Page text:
* Stability in FX very important - finmin Suzuki
* Weak yen good for exports, but pushes up costs for
* Wholesale inflation hits 13-year high on rising input
* Market players see no chance of FX action for now
TOKYO, Oct 15 (Reuters) - Currency stability is "very
important" and Japan's government will scrutinize the economic
impact from the foreign exchange moves, Finance Minister
Shunichi Suzuki said on Friday, as the yen slid to its lowest
level since late 2018.
The dollar rose to a near-three-year high against the yen
at 113.885 yen on Friday before the minister's comments,
partly on expectations inflation risks could prod the U.S.
Federal Reserve to raise interest rates sooner than expected. It
remained near that level in early afternoon trading.
Later Friday, the dollar touched 114.075 yen for the first
time since December of 2018.
"Stability in currencies is very important," Suzuki told a
news conference. "We will continue to closely watch currency
market moves and their impact on the economy."
While a weak yen pushes up import costs for some firms and
consumers, it helps exporters, he said.
Japanese policymakers tend to fire off verbal warnings
against an unwelcome yen rises, which could threaten to derail
export-reliant Japanese economy, the world's third largest.
In September, Japan's wholesale inflation hit a 13-year high
as rising global commodity prices and a weak yen pushed up
import costs, putting pressure on corporate margins and raising
the risk of unwanted consumer price hikes.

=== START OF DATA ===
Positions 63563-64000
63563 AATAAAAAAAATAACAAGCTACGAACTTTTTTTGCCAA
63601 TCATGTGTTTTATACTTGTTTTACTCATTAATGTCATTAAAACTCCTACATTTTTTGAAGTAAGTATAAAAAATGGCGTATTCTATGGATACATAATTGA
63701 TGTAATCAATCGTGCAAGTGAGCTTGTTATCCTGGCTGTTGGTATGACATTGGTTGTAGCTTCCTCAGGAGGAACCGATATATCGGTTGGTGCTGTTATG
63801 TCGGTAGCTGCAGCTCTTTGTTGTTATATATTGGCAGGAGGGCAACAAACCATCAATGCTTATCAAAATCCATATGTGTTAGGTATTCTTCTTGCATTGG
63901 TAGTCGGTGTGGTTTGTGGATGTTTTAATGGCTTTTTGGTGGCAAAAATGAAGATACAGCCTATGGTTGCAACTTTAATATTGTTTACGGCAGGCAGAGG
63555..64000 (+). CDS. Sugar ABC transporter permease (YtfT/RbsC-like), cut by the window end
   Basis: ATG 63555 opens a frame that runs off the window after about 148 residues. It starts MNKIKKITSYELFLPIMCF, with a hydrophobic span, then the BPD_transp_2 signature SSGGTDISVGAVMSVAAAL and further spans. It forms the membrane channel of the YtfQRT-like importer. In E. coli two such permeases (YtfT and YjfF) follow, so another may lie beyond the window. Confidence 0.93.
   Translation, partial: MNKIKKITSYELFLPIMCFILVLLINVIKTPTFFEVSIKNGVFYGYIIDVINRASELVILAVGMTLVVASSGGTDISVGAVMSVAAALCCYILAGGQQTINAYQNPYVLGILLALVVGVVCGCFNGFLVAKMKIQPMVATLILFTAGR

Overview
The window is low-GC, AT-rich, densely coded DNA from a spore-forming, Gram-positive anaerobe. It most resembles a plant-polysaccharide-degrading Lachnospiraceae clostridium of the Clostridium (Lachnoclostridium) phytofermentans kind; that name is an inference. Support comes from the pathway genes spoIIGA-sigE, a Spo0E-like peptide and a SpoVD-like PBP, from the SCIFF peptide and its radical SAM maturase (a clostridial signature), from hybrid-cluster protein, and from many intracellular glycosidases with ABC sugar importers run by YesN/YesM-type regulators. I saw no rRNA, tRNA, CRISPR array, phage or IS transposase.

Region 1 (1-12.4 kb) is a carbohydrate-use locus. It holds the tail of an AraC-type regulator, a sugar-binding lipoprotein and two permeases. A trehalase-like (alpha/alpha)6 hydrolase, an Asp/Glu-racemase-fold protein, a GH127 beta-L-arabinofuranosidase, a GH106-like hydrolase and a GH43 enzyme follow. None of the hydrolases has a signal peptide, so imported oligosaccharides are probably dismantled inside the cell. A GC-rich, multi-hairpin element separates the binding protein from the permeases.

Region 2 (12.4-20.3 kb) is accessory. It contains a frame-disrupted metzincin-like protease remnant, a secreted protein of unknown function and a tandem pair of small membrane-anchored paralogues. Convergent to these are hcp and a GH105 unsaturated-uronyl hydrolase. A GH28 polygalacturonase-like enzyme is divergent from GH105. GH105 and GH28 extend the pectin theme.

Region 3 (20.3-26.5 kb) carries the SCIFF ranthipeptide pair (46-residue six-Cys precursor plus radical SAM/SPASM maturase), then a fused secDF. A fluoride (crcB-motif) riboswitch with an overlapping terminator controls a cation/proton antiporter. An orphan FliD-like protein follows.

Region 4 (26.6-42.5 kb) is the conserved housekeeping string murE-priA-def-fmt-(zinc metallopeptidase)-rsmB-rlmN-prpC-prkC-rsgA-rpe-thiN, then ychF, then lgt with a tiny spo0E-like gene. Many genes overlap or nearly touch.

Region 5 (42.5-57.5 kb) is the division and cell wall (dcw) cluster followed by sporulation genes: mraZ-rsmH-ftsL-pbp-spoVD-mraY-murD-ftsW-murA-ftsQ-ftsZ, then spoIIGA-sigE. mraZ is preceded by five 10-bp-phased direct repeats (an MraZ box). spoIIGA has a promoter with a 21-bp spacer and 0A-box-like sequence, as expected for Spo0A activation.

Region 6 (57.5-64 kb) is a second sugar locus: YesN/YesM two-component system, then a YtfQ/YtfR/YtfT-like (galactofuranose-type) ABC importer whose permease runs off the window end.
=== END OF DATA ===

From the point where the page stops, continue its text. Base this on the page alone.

"I was a bit surprised at the minister's remark, which gave
an impression that he was concerned about a weak yen," said
Masafumi Yamamoto, chief forex strategist at Mizuho Securities.
"He probably wanted to signal a message that a weak yen
doesn't make everything rosy as he needed to show a sympathy
towards consumers facing higher import costs ahead of
That said, no one in the market expected the government to
respond to the yen moves at this stage via measures such as
intervening through yen-buying, he added.
Japan has stayed away from intervening in the currency
market since 2011 when devastating earthquakes and subsequent
Fukushima nuclear crisis triggered a spike in a safe-haven yen.
Economy Minister Daishiro Yamagiwa said "there's no doubt"
that rising fuel costs would affect resource-deficient Japan's
However, Yamagiwa declined to comment on the economic
impacts of a weak yen, saying that commenting on currencies in
his capacity could "cause problems."
(Reporting by Tetsushi Kajimoto; Additional reporting by
Kantaro Komiya; Writing by Leika Kihara; Editing by Ritsuko
Ando, Muralikumar Anantharaman and Gerry Doyle)